Oh…and, by the way, if husbands will love their wives in that astonishingly demanding and self-sacrificing way that St. Paul outlines in the verses following his brief exhortation to wives, it will be ever so much easier for those wives to “submit” to their husbands.

    fr. j.

  • bill bannon says:

    Darwin
    The Catholic net is about active Catholics….the Church’s flock is multiples larger than that.
    The Church is not just dealing with great marriages or great people….or elegant people who would never say your above…” Hey, you gotta submit…etc.”. The Church rather is dealing with people of such a wide spectrum that probably half are mixing the Faith with everything from spiritism in Africa…to Santeria in the Domican Republic…to Euro derived whites in the US mixing it with illegal speeding down streets that might have children playing.
    That is why the New Testament has exactly fiats on this topic…fiats…but it has
    those fiats within a culture wherein it was presumed that males studied the Bible
    more than the NFL season schedule. So what to do when in the modren world, by the time he dies, most Catholic men have not read a quarter of the Bible on their own? Hence the confusion. The fiats are about studying families who live out the read faith in the workplace in conscience. Take away that context and you have many Catholic families as Benedict has just opined in the recent interview book.
    Read Pius XI, CC, section 74…..fiat oriented but a much different world.

  • Art Deco says:

    If I recall correctly, there was an article in First Things in 1993 on just this topic that would be worth a second read. I think the title might have been something like, “Marriage in Counterpoint and Harmony”.

  • Harper MacDonald says:

    I frankly don’t believe that wives should be so bloody submissive. Period.
    To clarify, I believe that marriage should be an equal, loving relationship–with neither partner being lord and master over the other. I see repeated references here to being different than pagans. . . but, judging by the ‘differences’ being cited, I’m wondering if anyone here has actually studied pagan cultures. In many pagan societies, women were (and are) completely submissive to all men, husband included. It seems that if we, as Christians, really want to be different, we should respect women.
    Furthermore, it doesn’t sound like anyone has taken into account the fact that PEOPLE VARY. Surely, a larger number of men may possess certain character traits, and a larger number of women may possess certain other character traits, but you can’t lump people together by any rule, gender included. There are men that are very quiet, loving, bookish types, and there are women who can’t get enough of hunting, fishing, and football.
    Also, the entire system of being ‘submissive’ is just unequal and unfair. Those in favour of wifely submission always stress that the husband and wife are equals, neither better than the other, but these are really just empty words; because, in actual practise, the husband is obviously in charge. Sort of like a master’s relationship with a slave, eh?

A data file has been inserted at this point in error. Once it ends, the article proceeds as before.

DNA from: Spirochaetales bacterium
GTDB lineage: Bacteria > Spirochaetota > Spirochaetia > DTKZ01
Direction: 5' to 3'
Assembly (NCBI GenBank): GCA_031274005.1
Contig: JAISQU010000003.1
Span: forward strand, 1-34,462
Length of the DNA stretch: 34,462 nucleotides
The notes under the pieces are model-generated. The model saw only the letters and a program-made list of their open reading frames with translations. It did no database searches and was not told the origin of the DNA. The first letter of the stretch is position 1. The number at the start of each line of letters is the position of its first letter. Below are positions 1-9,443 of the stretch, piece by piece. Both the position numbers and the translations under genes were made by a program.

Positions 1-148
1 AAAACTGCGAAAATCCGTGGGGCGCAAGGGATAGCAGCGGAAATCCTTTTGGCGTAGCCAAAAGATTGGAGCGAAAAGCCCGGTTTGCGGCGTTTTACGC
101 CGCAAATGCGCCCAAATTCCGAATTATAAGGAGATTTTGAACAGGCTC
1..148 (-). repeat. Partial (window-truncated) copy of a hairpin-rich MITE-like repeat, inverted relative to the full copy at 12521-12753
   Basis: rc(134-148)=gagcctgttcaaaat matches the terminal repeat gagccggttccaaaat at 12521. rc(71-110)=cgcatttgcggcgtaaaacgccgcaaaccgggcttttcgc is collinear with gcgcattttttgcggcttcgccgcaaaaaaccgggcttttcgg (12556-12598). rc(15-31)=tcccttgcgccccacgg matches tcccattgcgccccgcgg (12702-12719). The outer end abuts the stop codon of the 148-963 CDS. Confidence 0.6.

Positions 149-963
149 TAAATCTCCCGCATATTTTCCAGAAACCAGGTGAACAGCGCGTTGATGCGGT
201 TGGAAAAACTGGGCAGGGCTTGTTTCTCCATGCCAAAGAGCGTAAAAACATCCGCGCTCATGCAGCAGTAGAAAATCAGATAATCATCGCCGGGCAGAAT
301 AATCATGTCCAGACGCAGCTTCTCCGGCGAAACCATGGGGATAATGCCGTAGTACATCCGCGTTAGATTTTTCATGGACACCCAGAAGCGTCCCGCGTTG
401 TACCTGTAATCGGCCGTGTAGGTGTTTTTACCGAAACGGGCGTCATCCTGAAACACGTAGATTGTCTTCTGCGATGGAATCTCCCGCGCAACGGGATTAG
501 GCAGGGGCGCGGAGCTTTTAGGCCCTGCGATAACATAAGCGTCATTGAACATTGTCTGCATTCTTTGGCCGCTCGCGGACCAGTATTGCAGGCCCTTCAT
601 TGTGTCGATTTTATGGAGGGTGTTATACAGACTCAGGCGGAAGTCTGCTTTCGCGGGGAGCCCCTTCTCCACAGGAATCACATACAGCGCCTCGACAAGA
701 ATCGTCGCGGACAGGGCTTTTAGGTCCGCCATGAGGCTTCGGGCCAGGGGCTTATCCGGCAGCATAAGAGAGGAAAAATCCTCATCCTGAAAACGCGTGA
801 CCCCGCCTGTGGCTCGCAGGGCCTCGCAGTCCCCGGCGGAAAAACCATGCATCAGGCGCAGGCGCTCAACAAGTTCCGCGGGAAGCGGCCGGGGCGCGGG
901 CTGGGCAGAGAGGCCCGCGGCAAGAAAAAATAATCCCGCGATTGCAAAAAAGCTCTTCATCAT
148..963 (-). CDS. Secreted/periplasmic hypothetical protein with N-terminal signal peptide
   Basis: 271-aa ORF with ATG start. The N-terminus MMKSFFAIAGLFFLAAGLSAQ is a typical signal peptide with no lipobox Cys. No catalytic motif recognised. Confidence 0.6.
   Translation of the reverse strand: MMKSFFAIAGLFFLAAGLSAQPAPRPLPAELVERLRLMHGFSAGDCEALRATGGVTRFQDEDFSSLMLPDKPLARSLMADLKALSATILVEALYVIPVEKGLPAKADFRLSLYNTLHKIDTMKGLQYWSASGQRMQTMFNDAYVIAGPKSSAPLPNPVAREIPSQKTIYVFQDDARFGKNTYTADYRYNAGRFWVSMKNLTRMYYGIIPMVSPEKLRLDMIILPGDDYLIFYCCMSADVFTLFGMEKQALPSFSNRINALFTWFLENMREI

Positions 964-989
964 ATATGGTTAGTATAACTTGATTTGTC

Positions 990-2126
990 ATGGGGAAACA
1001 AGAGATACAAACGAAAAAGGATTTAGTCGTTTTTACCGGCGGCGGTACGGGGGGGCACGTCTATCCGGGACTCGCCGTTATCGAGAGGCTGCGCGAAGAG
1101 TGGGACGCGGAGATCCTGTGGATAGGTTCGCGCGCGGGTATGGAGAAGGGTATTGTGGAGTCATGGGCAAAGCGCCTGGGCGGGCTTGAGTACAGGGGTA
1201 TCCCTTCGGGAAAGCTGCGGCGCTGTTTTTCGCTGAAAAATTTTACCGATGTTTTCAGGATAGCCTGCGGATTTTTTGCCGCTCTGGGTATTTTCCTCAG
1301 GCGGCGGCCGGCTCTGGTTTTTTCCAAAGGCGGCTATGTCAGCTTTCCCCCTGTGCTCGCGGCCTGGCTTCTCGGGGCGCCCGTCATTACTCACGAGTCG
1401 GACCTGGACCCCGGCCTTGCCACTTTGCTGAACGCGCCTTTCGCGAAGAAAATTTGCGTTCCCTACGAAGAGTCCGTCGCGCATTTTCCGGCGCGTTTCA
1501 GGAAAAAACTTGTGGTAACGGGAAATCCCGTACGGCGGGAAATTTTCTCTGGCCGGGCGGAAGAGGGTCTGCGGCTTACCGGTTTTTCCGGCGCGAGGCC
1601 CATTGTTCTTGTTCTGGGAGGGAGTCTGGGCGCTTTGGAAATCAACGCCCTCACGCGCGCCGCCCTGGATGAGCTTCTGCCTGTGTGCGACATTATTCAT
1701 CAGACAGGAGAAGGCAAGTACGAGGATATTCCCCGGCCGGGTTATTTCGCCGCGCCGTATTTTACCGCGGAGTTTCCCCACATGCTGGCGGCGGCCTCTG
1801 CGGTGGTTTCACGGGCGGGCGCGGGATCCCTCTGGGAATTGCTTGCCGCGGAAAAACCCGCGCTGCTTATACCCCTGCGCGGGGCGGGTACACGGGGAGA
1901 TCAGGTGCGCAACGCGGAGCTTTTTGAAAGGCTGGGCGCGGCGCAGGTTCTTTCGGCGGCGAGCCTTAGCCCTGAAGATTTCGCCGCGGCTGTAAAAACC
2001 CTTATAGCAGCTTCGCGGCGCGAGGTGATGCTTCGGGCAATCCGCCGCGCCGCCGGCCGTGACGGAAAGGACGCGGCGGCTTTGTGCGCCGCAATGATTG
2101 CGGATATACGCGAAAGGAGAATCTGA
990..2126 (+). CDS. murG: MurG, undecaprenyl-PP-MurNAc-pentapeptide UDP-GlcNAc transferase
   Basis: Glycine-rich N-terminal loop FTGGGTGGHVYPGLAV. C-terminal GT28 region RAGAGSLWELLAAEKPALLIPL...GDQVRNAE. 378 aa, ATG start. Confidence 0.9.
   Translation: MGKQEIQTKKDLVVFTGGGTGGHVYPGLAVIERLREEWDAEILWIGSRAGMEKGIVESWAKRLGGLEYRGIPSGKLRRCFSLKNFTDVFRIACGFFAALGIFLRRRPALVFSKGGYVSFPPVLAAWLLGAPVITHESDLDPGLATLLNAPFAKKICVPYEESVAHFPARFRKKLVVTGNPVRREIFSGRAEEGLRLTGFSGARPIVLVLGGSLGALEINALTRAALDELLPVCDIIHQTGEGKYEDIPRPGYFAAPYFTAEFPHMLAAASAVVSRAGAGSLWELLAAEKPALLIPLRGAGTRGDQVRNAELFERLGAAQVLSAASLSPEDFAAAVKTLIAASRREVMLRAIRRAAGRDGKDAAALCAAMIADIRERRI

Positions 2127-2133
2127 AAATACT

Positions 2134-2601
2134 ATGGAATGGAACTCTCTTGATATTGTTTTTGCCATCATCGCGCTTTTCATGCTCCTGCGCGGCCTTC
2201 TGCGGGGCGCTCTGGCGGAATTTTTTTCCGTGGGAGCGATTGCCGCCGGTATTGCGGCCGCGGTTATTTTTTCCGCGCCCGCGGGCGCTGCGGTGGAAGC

And, when wives try to be submissive, this often puts a strain on the relationship. Aside from the fact that some wives may feel resentment, there are other problems that can arise. A brief anecdote about a couple I am acquainted with: Husband and Wife are a good, Christian couple, loving towards each other. Wife tries to be submissive, and always lets her husband make the final decision. Their lives go along, seemingly happily, until one day, they have a huge argument–Husband says, “I feel like I’m married to a dog! You never want to make any decisions, and you just follow me around like a retriever! What happened? You used to be so adventurous and fun!” Wife, nearly in tears, says, “But I was just trying to be submissive!”
    See? Any normal man will get rather tired of a wife who is more like his servant than his partner. And, in the case of huge, majour arguments, in which neither partner is willing to budge, there’s a better way to solve the problem than always letting the husband have his way–take turns. Isn’t this what we all learn as children, that sometimes we have to let the other person have a turn? So, in one argument the wife can give in, then in the next one the husband has to give in. Fair, square, and absolutely Christian.

  • Darwin says:

    Harper,

    I’m not clear to what extent you intend your comment to respond to the post versus just the theme or title, but I certainly do not (nor did any of the posts linked) advocate wives behaving in the manner described. Indeed, that would seem directly opposite to what Paul says when he writes:

    Be subject to one another out of reverence for Christ. 22 Wives, be subject to your husbands as you are to the Lord…. 25 Husbands, love your wives, just as Christ loved the church and gave himself up for her

    NO relationship should consist of dog-like submission — but that doesn’t mean that every relationship should consist of “we take turns having our way” equality. Indeed, that seems to me a particularly bad way to run any relationship, marital, parental or managerial.